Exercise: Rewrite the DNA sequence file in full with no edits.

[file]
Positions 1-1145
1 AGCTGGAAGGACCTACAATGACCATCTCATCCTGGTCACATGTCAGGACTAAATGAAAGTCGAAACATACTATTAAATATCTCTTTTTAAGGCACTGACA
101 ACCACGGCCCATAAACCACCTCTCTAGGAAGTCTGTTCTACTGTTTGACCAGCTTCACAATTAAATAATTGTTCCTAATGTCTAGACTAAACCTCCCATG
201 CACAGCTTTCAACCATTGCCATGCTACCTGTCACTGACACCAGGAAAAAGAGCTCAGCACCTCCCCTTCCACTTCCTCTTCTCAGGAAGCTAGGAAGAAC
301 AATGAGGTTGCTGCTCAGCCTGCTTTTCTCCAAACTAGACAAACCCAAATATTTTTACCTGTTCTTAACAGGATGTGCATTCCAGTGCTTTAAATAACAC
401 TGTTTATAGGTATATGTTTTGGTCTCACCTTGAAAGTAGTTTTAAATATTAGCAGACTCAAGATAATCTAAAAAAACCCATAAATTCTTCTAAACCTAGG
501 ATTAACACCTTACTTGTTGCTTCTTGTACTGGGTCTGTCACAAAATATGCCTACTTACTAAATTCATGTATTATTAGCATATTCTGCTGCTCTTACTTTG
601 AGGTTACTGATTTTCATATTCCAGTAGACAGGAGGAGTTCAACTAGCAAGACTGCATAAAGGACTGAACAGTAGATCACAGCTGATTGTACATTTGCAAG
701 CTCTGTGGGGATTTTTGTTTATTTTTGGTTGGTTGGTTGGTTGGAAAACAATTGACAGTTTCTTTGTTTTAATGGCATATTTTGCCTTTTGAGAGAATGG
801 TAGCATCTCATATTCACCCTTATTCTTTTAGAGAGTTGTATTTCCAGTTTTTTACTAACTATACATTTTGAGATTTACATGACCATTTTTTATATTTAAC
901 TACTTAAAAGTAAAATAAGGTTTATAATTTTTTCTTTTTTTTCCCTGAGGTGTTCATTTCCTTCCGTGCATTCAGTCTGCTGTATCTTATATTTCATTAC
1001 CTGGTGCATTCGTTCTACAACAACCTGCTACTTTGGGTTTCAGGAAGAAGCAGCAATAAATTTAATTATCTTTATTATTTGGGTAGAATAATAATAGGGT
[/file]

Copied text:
Positions 1-1145
1 AGCTGGAAGGACCTACAATGACCATCTCATCCTGGTCACATGTCAGGACTAAATGAAAGTCGAAACATACTATTAAATATCTCTTTTTAAGGCACTGACA
101 ACCACGGCCCATAAACCACCTCTCTAGGAAGTCTGTTCTACTGTTTGACCAGCTTCACAATTAAATAATTGTTCCTAATGTCTAGACTAAACCTCCCATG
201 CACAGCTTTCAACCATTGCCATGCTACCTGTCACTGACACCAGGAAAAAGAGCTCAGCACCTCCCCTTCCACTTCCTCTTCTCAGGAAGCTAGGAAGAAC
301 AATGAGGTTGCTGCTCAGCCTGCTTTTCTCCAAACTAGACAAACCCAAATATTTTTACCTGTTCTTAACAGGATGTGCATTCCAGTGCTTTAAATAACAC
401 TGTTTATAGGTATATGTTTTGGTCTCACCTTGAAAGTAGTTTTAAATATTAGCAGACTCAAGATAATCTAAAAAAACCCATAAATTCTTCTAAACCTAGG
501 ATTAACACCTTACTTGTTGCTTCTTGTACTGGGTCTGTCACAAAATATGCCTACTTACTAAATTCATGTATTATTAGCATATTCTGCTGCTCTTACTTTG
601 AGGTTACTGATTTTCATATTCCAGTAGACAGGAGGAGTTCAACTAGCAAGACTGCATAAAGGACTGAACAGTAGATCACAGCTGATTGTACATTTGCAAG
701 CTCTGTGGGGATTTTTGTTTATTTTTGGTTGGTTGGTTGGTTGGAAAACAATTGACAGTTTCTTTGTTTTAATGGCATATTTTGCCTTTTGAGAGAATGG
801 TAGCATCTCATATTCACCCTTATTCTTTTAGAGAGTTGTATTTCCAGTTTTTTACTAACTATACATTTTGAGATTTACATGACCATTTTTTATATTTAAC
901 TACTTAAAAGTAAAATAAGGTTTATAATTTTTTCTTTTTTTTCCCTGAGGTGTTCATTTCCTTCCGTGCATTCAGTCTGCTGTATCTTATATTTCATTAC
1001 CTGGTGCATTCGTTCTACAACAACCTGCTACTTTGGGTTTCAGGAAGAAGCAGCAATAAATTTAATTATCTTTATTATTTGGGTAGAATAATAATAGGGT